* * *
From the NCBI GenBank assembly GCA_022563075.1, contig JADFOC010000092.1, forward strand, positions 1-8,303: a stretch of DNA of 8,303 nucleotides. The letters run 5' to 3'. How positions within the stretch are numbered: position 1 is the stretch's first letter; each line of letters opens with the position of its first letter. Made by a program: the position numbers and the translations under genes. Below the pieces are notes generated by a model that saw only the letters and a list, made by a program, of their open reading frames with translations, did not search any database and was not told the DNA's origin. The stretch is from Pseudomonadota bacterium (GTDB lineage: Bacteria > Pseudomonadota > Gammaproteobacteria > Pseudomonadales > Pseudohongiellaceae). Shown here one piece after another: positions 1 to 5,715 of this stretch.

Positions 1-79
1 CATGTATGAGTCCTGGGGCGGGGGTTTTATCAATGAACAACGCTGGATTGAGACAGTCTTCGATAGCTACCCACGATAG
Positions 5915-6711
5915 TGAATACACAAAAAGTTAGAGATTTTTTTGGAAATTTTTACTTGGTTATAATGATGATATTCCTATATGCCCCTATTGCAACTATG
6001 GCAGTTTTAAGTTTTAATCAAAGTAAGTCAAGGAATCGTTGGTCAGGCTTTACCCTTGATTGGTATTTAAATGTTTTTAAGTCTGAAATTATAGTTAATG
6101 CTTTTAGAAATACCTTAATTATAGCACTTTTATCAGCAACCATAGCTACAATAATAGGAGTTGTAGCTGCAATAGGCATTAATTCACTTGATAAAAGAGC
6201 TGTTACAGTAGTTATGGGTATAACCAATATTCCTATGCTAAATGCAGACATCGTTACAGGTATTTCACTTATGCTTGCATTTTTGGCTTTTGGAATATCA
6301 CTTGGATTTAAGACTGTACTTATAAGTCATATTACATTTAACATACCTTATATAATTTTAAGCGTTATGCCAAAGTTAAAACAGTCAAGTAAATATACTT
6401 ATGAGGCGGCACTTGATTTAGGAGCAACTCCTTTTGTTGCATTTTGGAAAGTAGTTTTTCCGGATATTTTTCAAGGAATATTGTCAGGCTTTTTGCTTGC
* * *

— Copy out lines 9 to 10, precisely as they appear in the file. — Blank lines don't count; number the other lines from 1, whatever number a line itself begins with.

6301 CTTGGATTTAAGACTGTACTTATAAGTCATATTACATTTAACATACCTTATATAATTTTAAGCGTTATGCCAAAGTTAAAACAGTCAAGTAAATATACTT
6401 ATGAGGCGGCACTTGATTTAGGAGCAACTCCTTTTGTTGCATTTTGGAAAGTAGTTTTTCCGGATATTTTTCAAGGAATATTGTCAGGCTTTTTGCTTGC